Q: How many fish are available this year?

A: Fish and Game expects about 1,100 Chinook available for sport anglers fishing in the South Fork this summer, which could change based on how many fish cross Lower Granite Dam. The number is similar to last year’s harvest when anglers took 1,084 hatchery adults and 127 hatchery jacks.

Q: How long will the season last?

A: That’s difficult to answer because it depends on daily catch rates and how many people are fishing.  Last year, the season opened on June 19 and closed July 3. The timing of the run, fishing effort and catch rates ultimately determine how long the harvest share lasts. Fish and Game tries to give 48 hour notice before closing fishing on the South Fork.

Q: How can a person find out how many Chinook have been caught so far?

Leave it better than you found it

With camping and fishing season in full swing and many people enjoying Idaho's outdoors, the Idaho Department of Fish and Game encourages all outdoor enthusiasts to make litter pick-up part of their outdoor routine. 

"Not only is it the right thing to do, but it demonstrates respect and commitment to outdoor ethics and conservation," said Joe DuPont, Fish and Game fisheries manager of Lewiston. "Respectful people preserve the places they enjoy, so why not leave it better than you found it?” 

Picking up that soda can, cigarette butt, or discarded fishing line left by others will not only help clean up the outdoors, but traditions will be enriched as future generations learn by example to be good stewards of the land.  Youth learn very quickly from their parents to either be good caretakers - a positive role model for hunting and fishing, or disrespectful slobs.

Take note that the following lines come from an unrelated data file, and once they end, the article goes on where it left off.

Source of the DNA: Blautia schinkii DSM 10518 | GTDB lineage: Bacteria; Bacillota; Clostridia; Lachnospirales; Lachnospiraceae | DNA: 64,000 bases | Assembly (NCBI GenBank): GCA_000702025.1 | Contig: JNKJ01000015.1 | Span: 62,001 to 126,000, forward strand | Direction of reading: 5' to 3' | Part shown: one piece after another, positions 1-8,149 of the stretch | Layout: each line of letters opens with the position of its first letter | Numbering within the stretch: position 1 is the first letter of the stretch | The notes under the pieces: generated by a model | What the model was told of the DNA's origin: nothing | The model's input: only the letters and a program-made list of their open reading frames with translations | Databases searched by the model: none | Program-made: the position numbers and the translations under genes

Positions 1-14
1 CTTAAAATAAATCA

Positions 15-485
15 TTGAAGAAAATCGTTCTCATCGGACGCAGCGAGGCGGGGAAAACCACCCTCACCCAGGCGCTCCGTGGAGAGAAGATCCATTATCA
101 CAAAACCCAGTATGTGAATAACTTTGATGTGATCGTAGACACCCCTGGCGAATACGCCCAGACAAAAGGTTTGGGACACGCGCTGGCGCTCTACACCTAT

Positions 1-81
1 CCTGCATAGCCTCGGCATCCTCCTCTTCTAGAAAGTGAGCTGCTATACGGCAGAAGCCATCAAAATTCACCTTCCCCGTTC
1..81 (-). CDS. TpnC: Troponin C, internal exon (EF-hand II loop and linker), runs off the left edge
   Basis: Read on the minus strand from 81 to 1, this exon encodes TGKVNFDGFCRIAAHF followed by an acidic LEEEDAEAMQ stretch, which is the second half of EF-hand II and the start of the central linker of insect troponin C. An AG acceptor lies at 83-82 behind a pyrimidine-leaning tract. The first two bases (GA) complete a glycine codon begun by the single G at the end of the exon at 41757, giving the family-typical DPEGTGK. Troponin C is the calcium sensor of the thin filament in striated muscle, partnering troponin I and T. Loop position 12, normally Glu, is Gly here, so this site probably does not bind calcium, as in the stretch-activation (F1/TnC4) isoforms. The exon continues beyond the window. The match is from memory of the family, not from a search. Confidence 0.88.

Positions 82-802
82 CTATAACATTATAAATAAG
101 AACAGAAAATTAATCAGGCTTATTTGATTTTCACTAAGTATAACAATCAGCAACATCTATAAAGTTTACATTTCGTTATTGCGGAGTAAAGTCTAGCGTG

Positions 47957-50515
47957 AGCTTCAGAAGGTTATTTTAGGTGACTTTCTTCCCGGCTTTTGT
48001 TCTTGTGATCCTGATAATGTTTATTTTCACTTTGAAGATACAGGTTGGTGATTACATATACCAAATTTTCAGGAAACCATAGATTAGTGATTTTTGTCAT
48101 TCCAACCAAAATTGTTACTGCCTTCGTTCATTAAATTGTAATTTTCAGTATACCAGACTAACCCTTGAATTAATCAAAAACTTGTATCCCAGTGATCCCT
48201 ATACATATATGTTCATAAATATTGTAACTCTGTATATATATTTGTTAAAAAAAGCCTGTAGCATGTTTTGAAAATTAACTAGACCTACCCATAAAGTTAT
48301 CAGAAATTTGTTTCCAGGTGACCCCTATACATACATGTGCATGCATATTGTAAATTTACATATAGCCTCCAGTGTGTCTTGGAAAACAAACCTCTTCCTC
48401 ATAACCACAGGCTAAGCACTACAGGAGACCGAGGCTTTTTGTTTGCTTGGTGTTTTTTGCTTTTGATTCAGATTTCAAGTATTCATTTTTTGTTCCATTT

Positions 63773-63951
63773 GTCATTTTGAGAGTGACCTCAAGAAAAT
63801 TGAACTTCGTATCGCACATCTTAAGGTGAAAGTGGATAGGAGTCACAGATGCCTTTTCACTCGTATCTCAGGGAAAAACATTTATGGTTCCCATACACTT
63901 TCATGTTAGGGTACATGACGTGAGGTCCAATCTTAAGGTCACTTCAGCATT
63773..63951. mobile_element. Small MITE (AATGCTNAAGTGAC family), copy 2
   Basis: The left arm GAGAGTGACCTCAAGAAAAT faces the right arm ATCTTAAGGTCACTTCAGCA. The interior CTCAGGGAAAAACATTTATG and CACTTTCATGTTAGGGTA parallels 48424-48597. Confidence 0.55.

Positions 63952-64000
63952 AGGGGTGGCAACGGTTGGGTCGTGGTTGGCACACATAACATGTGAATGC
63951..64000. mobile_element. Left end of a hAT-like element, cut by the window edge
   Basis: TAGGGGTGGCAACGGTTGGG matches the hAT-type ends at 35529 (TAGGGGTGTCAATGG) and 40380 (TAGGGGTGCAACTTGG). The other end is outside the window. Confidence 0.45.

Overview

While the vast majority of outdoor enthusiasts are good about taking their trash with them, unfortunately it only takes a few leaving their mess to ruin an area for the rest. 

Littering is the most common reason why landowners don’t allow access on or through their property.  

“Some very popular stretches along the little Salmon River may be closed to access next year because the landowners are just not going to put up with the litter problem anymore,” said DuPont.

That means everyone may pay the price of lost access forever because of the disrespectful actions of a few.